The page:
Before that golden spike was driven establishing the Transcontinental Railroad in Promontory, Utah in 1869 there were some serious issues of traversing many parts of the dry and barren American Old West and Southwest that paved a path to camels in the Army and a mule lobby in Washington DC.
There were probably several stubborn old mules in Washington at the time and I’m not sure if it was the early beginning of the Democratic donkey.
Actually, Andrew Jackson’s opponents called him a “jackass” during the 1828 presidential campaigning and where the donkey originated… an odd little fact.
Ten years before the completion of the Transcontinental Railroad a small boomtown in the Utah Territory was established as Virginia City as it was home to the first substantial silver deposit in the United States. The silver deposit; the Comstock Lode and Virginia City were both internationally known and the mining district was recognized as the Queen of the Comstock with a population that grew to 25,000 residents in the height of its mining history. Virginia City was booming.
Virginia City, Nevada is an excellent place to spend anywhere from a few hours to a day or two and is an easy day trip from Lake Tahoe or Reno. Check out some highlights from our trip to Virginia City, NV.
Virginia City was named as one of the “top 12 most distinctive destinations in America,” by The National Trust for Historic Preservation.
The growing population of the American Old West and Southwest along with military needs in the Southwestern territories, known in the times as the Great Desert, were in growing need of supplies without a method of transportation. The War Department was encouraged to purchase camels revered as the “beasts of burdens” to help shape a supply chain if Congress would appropriate monies for the acquisition of the animals. The idea suggested in some accounts came from a naval officer after an expedition made through Death Valley. The naval officer, “Ned” Beale came to national fame as being the person responsible for starting the gold rush after bringing back gold samples from California to the east coast in 1848… ten years prior to the discovery of the Comstock Lode.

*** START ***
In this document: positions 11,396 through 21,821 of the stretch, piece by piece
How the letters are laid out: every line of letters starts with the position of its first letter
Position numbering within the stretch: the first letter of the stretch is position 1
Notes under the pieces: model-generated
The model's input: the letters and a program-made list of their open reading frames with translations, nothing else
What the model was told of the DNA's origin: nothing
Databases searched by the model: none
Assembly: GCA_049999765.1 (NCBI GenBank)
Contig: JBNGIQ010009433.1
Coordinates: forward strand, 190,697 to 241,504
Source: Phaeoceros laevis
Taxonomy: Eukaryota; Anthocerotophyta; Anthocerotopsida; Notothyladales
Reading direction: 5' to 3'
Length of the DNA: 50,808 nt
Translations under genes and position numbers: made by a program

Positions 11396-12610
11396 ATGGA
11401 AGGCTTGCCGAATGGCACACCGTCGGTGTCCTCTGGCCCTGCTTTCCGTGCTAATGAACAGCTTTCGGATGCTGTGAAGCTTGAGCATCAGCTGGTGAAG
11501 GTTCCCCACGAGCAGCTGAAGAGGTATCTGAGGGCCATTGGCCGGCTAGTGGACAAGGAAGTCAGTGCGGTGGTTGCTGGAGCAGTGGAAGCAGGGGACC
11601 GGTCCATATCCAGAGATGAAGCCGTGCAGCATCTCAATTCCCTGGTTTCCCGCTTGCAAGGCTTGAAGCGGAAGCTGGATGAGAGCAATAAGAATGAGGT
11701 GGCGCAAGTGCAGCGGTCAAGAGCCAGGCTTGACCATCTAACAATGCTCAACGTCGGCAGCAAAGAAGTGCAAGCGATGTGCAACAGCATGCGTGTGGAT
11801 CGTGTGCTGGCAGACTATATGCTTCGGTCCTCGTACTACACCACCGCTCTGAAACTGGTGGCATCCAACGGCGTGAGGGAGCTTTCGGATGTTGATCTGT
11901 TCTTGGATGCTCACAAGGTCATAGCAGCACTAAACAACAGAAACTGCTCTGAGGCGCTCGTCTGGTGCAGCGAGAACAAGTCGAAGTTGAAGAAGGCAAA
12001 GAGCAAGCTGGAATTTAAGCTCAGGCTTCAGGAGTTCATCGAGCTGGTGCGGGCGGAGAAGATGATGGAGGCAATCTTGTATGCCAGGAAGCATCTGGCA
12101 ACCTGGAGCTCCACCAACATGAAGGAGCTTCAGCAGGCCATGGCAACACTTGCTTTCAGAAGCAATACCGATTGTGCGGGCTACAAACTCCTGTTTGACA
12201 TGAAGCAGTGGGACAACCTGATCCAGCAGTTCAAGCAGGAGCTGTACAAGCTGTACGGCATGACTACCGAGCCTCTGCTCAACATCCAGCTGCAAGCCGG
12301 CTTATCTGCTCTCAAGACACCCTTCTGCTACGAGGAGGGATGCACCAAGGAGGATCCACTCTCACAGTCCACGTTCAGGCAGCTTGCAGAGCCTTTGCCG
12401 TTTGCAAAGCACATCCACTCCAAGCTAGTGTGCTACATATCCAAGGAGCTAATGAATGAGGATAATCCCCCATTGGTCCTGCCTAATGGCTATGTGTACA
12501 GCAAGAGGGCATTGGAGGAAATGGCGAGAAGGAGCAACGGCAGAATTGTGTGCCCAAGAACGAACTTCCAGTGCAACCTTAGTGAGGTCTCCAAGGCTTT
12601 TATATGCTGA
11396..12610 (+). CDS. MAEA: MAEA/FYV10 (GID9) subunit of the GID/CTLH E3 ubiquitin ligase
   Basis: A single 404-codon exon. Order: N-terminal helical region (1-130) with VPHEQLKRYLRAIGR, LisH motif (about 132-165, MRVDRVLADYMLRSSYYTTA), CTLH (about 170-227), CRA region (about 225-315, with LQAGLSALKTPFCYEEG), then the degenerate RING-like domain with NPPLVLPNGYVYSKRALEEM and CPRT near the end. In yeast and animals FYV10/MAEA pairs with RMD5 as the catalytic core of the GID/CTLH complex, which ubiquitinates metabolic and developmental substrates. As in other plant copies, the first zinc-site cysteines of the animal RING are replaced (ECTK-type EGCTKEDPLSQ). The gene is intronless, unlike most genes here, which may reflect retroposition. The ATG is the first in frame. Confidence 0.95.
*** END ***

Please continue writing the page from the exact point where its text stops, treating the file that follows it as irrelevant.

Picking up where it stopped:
The United States government funded the plan to use camels to move supplies through the dangerous and vast territories as an experiment and thus began the US Camel Corps. Apparently, a single camel could pack 600 pounds of supplies and Beale was known to say he’d rather have a single camel than a dozen mules.
Thirty-three camels of various origins were purchased by the US government and transported by the Navy on the USS Supply which was commissioned to acquire and bring the animals from the Mediterranean back to the United States.
Oh, give me a loan for the camels to roam… imagine if the mule lobby wasn’t so successful as the wild frontier might still have camels today. Instead of visiting the Wild Burros of Custer State Park you would instead journey along Wildlife Loop Road hoping to see camels and bison!
Begging Burros of Custer State Park is a good read if you’re considering a visit to South Dakota.
The US Camel Corps experiment was brought to an end in part due to the start of the Civil War but also due to the successful mule lobbying. Yet, the camels still had adventures ahead and people to terrorize.